Shuttered CEHE College Chain Gets Mixed Appeals Verdict
A panel of the Colorado Court of Appeals has upheld part, but also reversed part, of a trial judge’s $3 million verdict against the predatory college operation Center for Excellence in Higher Education (CEHE), its now-shuttered schools, and its principal executives, Carl Barney and Eric Juhlin. The panel ordered a new trial on claims that the defendants violated the state consumer protection law.
The new ruling came in a case that the state’s attorney general filed in 2014, alleging widespread deceptive practices against students by the school chain, in particular at its CollegeAmerica schools. The case was tried in 2017 before Colorado trial judge Ross Buchanan, who issued his decision against CEHE in August 2020.
In April of this year, citing a wide range of deficiencies and misconduct at the CEHE schools, whose main brand by then was Independence University, the schools’ accreditor, ACCSC, ended accreditation. CEHE filed an appeal with the accreditor, an appeal that is still pending.
Meanwhile, the U.S. Department of Education delayed the flow of federal student grants and loans, which had been CEHE’s lifeblood for a decade to the tune of more than a billion dollars in taxpayer money.
Citing a cash shortage, CEHE shut down all its schools on August 1.
In a decision issued Thursday, the Colorado appeals panel decided that Judge Buchanan made an error in ruling that a 2019 amendment to the state’s Consumer Protection Act, which provides that an action brought by the state’s Attorney General “does not require proof that a deceptive trade practice has a significant public impact,” ratified existed case law and applied retroactively. As a result, the appeals panel decided, those claims would have to be retried and the AG would have to prove there was significant public impact.
At the same time, the panel affirmed the trial judge’s decision that CEHE violated the state’s Uniform Consumer Credit Code through abusive practices in its high-interest “EduPlan” private student loans. (CEHE has informed students that even though the schools are shutting down, the company will hang around to keep collecting payments on those EduPlan loans.)
CEHE remains under investigation for student loan abuse by the Consumer Financial Protection Bureau and is being sued for fraud by the U.S. Justice Department in a case that has been pending since 2013. CEHE employees have provided me with details in the past few years about deceptive recruiting, shady financial aid practices, poor educational quality, and other abuses at the schools.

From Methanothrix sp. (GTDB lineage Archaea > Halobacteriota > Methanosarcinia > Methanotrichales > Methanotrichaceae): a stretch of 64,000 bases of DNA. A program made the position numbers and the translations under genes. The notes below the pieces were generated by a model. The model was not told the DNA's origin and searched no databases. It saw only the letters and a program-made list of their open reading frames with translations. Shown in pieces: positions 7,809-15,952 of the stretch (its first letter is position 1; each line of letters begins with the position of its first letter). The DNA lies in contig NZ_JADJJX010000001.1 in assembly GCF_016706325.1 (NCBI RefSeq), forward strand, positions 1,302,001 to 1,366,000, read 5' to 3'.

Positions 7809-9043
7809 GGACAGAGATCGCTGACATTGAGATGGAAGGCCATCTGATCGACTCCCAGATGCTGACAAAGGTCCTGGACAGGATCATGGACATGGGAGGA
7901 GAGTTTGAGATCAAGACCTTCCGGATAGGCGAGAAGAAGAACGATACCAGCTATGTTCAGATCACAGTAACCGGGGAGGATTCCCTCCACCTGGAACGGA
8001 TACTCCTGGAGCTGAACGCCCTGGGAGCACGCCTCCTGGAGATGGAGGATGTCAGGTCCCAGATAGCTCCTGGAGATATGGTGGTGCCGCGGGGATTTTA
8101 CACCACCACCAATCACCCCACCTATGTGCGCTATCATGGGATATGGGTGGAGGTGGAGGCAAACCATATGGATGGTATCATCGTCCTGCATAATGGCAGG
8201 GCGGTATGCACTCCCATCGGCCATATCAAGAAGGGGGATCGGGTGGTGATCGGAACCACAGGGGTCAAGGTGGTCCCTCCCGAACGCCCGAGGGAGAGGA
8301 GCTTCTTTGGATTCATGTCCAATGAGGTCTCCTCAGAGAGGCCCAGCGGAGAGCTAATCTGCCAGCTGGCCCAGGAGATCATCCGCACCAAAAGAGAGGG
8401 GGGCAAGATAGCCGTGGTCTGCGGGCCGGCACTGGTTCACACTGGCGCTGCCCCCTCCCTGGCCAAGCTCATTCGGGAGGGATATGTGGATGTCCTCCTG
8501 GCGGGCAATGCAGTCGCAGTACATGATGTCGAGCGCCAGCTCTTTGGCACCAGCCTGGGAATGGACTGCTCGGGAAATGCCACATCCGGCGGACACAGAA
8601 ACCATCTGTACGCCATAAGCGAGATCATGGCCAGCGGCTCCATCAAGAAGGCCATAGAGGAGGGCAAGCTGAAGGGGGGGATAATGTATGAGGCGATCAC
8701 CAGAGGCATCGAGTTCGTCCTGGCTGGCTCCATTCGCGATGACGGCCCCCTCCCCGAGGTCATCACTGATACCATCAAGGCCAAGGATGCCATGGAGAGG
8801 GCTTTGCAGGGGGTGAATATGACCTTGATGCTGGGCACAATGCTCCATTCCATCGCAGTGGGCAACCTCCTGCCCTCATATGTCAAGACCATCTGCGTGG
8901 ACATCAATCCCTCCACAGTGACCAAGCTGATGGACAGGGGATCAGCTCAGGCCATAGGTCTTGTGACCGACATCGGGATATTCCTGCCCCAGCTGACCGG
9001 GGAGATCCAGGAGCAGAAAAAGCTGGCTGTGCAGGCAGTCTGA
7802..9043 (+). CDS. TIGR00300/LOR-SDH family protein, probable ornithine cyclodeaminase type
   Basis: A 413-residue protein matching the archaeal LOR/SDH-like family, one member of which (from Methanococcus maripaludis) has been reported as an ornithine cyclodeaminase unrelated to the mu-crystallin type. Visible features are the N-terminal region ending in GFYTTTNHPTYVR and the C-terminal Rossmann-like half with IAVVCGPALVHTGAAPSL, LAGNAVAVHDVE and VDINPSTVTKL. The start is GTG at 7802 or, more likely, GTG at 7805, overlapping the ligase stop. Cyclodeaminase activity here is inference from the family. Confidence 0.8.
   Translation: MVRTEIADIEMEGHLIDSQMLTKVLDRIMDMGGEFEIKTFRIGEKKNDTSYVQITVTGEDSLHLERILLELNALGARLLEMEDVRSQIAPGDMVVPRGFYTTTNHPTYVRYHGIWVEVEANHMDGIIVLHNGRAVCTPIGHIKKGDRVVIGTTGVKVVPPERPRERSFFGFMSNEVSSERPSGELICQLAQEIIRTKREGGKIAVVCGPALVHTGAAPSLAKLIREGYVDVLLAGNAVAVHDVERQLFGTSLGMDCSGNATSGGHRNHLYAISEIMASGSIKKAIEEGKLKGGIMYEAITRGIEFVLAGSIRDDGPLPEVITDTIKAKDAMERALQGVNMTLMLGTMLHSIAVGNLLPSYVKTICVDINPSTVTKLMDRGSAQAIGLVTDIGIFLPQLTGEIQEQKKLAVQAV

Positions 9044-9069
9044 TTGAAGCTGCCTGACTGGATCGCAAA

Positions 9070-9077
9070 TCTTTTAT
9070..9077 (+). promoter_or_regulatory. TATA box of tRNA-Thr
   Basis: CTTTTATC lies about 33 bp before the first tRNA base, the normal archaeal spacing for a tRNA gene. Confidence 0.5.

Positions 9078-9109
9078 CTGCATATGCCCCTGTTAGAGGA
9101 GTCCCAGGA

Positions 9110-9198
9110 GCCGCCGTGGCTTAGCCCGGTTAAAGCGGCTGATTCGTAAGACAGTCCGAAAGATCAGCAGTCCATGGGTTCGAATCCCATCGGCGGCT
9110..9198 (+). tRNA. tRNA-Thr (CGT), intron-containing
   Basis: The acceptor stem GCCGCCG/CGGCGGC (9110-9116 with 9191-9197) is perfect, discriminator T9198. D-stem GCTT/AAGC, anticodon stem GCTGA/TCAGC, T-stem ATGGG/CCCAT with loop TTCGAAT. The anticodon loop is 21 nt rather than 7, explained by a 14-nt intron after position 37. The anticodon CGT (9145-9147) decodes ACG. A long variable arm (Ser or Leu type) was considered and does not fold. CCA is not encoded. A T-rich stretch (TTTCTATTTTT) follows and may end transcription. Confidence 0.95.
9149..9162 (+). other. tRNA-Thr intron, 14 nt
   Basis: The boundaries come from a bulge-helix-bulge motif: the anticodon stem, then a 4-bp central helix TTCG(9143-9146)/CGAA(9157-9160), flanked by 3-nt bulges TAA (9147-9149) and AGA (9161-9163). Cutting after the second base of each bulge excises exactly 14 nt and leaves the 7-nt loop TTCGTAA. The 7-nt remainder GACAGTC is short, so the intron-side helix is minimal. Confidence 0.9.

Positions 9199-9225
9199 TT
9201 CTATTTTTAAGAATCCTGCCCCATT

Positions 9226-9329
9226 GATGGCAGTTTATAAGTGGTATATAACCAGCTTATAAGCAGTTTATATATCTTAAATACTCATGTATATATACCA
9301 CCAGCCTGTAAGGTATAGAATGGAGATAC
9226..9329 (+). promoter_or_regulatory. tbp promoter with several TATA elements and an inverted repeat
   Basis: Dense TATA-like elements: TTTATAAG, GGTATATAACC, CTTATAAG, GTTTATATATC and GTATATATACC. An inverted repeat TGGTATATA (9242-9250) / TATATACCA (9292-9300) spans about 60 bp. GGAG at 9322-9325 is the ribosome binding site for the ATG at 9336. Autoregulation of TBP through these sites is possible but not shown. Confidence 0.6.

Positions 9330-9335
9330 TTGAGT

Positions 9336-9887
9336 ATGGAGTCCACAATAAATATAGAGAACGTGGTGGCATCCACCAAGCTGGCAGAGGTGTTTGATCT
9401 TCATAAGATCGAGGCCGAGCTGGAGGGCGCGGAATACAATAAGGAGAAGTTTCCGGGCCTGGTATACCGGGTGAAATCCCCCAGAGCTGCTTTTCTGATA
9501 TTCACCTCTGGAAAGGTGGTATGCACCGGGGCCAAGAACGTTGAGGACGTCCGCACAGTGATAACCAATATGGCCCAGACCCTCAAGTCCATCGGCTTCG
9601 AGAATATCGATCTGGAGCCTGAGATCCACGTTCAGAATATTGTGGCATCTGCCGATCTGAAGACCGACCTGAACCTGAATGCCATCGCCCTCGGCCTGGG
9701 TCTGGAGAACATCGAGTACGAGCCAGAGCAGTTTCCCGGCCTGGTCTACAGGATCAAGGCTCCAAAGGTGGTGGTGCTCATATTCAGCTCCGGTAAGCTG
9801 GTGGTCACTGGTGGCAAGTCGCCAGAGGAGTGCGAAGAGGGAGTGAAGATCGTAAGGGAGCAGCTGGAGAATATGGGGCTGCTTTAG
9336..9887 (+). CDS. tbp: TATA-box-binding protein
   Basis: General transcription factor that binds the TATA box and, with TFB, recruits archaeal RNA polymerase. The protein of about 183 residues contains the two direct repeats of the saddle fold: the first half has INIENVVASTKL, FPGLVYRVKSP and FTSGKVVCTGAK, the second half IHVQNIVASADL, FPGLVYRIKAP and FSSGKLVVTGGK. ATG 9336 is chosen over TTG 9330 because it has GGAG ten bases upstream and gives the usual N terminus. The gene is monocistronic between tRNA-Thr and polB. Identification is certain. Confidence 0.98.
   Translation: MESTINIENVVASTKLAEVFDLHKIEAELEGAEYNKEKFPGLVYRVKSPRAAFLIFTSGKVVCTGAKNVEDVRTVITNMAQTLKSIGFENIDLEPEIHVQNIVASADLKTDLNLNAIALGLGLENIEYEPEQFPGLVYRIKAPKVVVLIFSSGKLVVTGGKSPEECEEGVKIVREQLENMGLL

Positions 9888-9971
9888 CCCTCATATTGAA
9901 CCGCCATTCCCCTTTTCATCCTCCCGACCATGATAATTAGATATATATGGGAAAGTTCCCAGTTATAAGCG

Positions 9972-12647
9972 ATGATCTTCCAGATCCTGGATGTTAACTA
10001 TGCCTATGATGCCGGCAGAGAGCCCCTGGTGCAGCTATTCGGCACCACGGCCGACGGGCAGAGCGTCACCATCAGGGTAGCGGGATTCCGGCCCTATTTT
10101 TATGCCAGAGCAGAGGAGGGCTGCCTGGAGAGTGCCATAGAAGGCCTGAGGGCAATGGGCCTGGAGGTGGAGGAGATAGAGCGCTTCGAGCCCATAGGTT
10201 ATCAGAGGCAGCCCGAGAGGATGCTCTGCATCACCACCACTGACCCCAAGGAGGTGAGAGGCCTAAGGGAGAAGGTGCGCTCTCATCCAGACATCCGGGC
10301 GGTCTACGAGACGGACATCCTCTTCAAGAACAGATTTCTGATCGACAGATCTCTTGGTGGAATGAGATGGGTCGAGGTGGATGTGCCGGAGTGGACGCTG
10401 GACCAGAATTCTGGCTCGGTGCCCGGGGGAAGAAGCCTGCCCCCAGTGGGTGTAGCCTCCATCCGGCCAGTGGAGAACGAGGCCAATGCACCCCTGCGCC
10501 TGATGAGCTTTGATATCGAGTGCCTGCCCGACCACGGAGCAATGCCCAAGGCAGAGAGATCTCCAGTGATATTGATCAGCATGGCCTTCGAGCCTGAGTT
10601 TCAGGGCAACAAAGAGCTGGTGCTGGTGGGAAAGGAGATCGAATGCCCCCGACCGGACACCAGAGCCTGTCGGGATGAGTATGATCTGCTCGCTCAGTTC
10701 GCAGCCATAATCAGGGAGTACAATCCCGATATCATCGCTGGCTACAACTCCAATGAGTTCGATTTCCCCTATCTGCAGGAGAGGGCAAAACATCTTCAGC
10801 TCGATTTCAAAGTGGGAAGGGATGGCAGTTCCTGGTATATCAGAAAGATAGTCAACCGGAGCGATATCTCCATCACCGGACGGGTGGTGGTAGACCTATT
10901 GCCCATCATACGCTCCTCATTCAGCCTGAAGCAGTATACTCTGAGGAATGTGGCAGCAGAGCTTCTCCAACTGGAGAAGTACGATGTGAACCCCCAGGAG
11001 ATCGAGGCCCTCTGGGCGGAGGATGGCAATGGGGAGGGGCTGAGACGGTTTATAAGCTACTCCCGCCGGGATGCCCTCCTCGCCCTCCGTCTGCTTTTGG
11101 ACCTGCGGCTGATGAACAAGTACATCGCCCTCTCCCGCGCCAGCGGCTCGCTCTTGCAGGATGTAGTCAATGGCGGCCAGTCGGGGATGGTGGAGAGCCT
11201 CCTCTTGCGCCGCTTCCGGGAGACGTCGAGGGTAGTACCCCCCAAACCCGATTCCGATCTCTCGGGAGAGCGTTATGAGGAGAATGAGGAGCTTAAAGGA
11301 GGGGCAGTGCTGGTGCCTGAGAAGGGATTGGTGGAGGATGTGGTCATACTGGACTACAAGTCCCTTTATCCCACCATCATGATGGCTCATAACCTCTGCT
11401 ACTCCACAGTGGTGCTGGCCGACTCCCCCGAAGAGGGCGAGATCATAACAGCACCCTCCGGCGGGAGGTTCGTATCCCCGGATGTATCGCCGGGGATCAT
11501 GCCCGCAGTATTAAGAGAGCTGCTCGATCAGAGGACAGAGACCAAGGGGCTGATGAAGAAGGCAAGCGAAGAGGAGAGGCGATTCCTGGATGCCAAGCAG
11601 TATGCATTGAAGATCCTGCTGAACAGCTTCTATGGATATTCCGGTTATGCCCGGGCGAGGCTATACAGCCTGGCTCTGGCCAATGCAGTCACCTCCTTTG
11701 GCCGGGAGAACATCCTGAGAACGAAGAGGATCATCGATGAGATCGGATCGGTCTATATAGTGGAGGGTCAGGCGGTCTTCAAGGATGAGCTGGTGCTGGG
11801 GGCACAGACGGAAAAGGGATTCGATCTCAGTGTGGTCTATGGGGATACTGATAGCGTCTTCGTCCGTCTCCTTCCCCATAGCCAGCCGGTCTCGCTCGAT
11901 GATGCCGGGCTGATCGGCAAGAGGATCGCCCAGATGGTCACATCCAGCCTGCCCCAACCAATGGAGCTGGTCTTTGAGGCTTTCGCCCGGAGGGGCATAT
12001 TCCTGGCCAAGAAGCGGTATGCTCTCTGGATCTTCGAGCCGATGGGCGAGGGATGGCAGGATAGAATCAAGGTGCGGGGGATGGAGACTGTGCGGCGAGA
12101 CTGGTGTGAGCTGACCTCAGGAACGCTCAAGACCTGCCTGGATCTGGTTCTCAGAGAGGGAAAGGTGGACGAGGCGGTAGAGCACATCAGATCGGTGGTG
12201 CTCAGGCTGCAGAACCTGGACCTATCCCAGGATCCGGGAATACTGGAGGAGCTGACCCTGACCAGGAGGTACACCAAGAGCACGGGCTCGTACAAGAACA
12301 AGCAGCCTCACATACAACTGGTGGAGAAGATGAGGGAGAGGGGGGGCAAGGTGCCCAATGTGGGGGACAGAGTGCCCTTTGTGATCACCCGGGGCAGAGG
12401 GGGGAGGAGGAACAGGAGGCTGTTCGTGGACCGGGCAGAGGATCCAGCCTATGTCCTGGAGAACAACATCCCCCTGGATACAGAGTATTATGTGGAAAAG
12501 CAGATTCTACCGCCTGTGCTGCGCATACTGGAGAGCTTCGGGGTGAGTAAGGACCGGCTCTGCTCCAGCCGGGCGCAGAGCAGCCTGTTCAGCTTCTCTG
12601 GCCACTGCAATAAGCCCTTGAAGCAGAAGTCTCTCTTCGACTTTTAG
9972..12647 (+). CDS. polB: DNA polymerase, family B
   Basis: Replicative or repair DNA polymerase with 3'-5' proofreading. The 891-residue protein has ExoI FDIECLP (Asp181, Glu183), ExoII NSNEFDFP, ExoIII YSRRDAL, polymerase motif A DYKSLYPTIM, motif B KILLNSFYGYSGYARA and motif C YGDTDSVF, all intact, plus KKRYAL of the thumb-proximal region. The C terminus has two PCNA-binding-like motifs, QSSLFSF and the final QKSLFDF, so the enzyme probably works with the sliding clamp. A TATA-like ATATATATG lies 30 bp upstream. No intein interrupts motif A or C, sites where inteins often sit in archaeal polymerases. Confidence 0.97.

Surely, the systematic abuses by CEHE against numerous students — low-income single mothers and others seeking a better future but often ending up buried in student loan debt — proved at trial did have a significant public impact. But whether the Colorado AG will devote its scarce resources to proving the obvious in another long, expensive trial, especially now that the schools are out of business, we’ll have to see. The AG also could seek review of the appeals decision by the Colorado Supreme Court.
A spokesperson for Colorado AG Phil Weiser told Colorado Politics said the office was studying the ruling.
The Court of Appeals decision calls for “a new trial on all the Consumer Act claims.” The appeals court explained that it could not decide the public interest question on its own, and instead a new trial was needed, because the issue is a question of fact. But it’s unclear why the court couldn’t have sent the case back to the trial court solely for the purpose of letting the parties present evidence, and the court rule on, the question of whether the public interest was significantly affected, as opposed to re-trying all aspects of the case from scratch, a much larger undertaking. Perhaps the AG’s office could seek clarification or reconsideration from the appeals court on that point.
If the partial reversal of the verdict stands, it could complicate efforts by former CEHE students to get federal loan relief from the U.S. Department of Education on the ground that they were defrauded.
The Colorado appeals panel also rejected CEHE’s argument that it was entitled to a jury trial and that the AG’s claims were improper under a legal doctrine barring suits claiming “educational malpractice.” But the panel granted CEHE’s request that Judge Buchanan be replaced for any retrial, citing his three year delay in issuing a decision after trial. The court called the delay an “extreme circumstance.”
CEHE used some of your tax dollars to hire as its lawyer in the appeal one Sean Connelly, who formerly was a judge on the Colorado Court of Appeals, i.e., the court that heard the appeal. Barney and Juhlin, meanwhile, were represented by Gombos Leyton, long-time protectors of for-profit colleges.
While it spent big on lawyering to fight the Colorado charges, this week, CEHE wrote to at least some employees saying it doesn’t have the money to pay severances promised to them. CEHE blamed the Department of Education, and it warned employees that suing “will not result” in payment. Maybe ultra-wealthy Carl Barney could pay to keep the financial promises to employees, instead of him paying out show-off “prequests” to friends willing to jump through hoops to meet Barney’s demands. Barney has reaped hundreds of millions of dollars from CEHE’s taxpayer-funded operations, including after the schools completed a dubious conversion from for-profit to non-profit status.
UPDATE 09-14-21: CEHE keeps spending on lawyers, rather than honoring its promises to former employees. With a September 7 court filing, the company is continuing its efforts to conceal the records of the Colorado trial. UPDATE 09-18-21: The Colorado attorney general filed a response, opening with “Colorado courts do not hide the records of public trials.”
UPDATE 09-21-21: By letter dated Sept. 17, ACCSC rejected CEHE’s appeal; its decision to revoke CEHE’s accreditation is now final.